Hillary N. Fouts

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This paper explores childhood social learning among Aka and Bofi hunter-gatherers in Central Africa. Existing literature suggests that hunter-gatherer social learning is primarily vertical (parent-to-child) and that teaching is rare. We use behavioural observations, open-ended and semi-structured interviews, and informal and anecdotal observations to(More)
African American mothers' and fathers' availability, caregiving, and social behaviors toward their infants in and around their homes were examined. Twenty lower, 21 middle, and 21 upper socioeconomic families and their 3- to 4-month-old infants were observed for 4 3-hr blocks between 8:00 a.m. and 8:00 p.m. on 4 different weekdays. With increasing economic(More)
Rough-and-tumble play (RT) is a widespread phenomenon in mammals. Since it involves competition, whereby one animal attempts to gain advantage over another, RT runs the risk of escalation to serious fighting. Competition is typically curtailed by some degree of cooperation and different signals help negotiate potential mishaps during RT. This review(More)
Attention-deficit/hyperactivity disorder (ADHD) was previously believed to be a disorder of childhood, with symptoms attenuating at the onset of puberty. Follow-up studies, however, suggest that the majority of children with ADHD continue to manifest symptoms into adulthood. Although the inattention components associated with ADHD persist into adulthood,(More)
Parent-offspring conflict theory suggests that the reproductive interests of parents and children may conflict when parents want to have another child and an existing child wants continued parental attention and resources. This conflict leads toddlers to throw temper tantrums and use other psychological weapons to maintain parental investment. Few studies(More)
This study describes the contributions of various types of caregivers to the direct provisioning and feeding of Aka children in households reliant on foraging in Congo. Ecological and family factors that predict allomaternal caregiving (i.e., caregiving by individuals other than mothers) are identified and discussed in light of current anthropological and(More)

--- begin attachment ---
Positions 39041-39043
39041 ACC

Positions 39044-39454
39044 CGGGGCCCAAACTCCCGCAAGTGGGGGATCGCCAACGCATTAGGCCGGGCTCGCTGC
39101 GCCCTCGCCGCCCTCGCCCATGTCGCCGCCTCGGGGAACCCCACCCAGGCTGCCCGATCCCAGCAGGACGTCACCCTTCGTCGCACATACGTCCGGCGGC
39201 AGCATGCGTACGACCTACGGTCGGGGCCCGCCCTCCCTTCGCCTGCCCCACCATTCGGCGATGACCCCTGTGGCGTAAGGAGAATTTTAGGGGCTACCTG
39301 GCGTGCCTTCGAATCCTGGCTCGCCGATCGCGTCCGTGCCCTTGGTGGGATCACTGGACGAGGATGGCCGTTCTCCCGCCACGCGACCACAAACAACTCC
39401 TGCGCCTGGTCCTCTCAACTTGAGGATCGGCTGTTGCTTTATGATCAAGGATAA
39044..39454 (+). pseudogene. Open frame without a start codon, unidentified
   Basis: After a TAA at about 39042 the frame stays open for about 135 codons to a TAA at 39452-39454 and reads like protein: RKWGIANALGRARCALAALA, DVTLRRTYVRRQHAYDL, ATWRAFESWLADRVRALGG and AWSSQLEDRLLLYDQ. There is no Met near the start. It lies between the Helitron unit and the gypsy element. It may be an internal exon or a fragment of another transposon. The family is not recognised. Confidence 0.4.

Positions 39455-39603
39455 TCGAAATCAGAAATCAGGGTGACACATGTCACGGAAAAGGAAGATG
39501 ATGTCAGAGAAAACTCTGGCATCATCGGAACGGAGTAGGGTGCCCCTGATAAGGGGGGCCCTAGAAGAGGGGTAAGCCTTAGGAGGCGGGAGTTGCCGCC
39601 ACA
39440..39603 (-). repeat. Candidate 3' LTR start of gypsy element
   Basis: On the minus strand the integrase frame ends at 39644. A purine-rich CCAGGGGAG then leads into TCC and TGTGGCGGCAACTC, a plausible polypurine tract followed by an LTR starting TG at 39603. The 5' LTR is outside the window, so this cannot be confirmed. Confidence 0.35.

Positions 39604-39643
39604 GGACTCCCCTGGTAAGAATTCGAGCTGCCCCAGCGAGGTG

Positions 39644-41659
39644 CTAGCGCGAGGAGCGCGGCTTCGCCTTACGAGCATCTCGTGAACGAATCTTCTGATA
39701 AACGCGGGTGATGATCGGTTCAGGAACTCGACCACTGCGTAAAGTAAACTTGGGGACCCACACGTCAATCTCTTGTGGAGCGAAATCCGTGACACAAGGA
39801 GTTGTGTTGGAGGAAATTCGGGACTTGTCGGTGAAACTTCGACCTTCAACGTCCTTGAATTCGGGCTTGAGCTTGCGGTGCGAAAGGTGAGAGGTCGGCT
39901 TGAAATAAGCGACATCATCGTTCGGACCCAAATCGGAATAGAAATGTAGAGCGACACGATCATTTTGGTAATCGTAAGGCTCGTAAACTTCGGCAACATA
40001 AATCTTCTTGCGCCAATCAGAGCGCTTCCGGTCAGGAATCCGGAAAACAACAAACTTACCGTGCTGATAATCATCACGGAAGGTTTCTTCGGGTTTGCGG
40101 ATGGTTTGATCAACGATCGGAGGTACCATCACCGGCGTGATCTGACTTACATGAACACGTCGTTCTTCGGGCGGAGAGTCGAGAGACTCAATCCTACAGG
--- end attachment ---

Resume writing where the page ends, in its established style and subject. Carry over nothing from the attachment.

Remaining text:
Sixty-two 3- to 4-month-old African American infants from lower, middle, and upper socioeconomic status (SES) backgrounds were each observed in naturalistic contexts for 12 hr. The social experiences of infants in the 3 groups were similar in many ways: Infants from all backgrounds slept and were vocalized to for similar amounts of time. However, infants in(More)
Western scholarly literature suggests that (1) weaning is initiated by mothers; (2) weaning takes place within a few days once mothers decide to stop nursing; (3) mothers employ specific techniques to terminate nursing; (4) semi-solid foods (gruels and mashed foods) are essential when weaning; (5) weaning is traumatic for children (it leads to temper(More)
Women who engage in prenatal physical activity give themselves, and their child, an advantage over women who did not engage in prenatal physical activity; not only are there significant health benefits for mothers, but there are also great benefits for the unborn child. Breastfeeding is another important decision parents make that can affect the mother and(More)
BACKGROUND Despite numerous interventions promoting optimal breastfeeding practices in Kenya, pockets of suboptimal breastfeeding practices are documented in Kenya's urban slums. This paper describes cultural and social beliefs and practices that influence breastfeeding in two urban slums in Nairobi, Kenya. METHODS Qualitative data were collected in(More)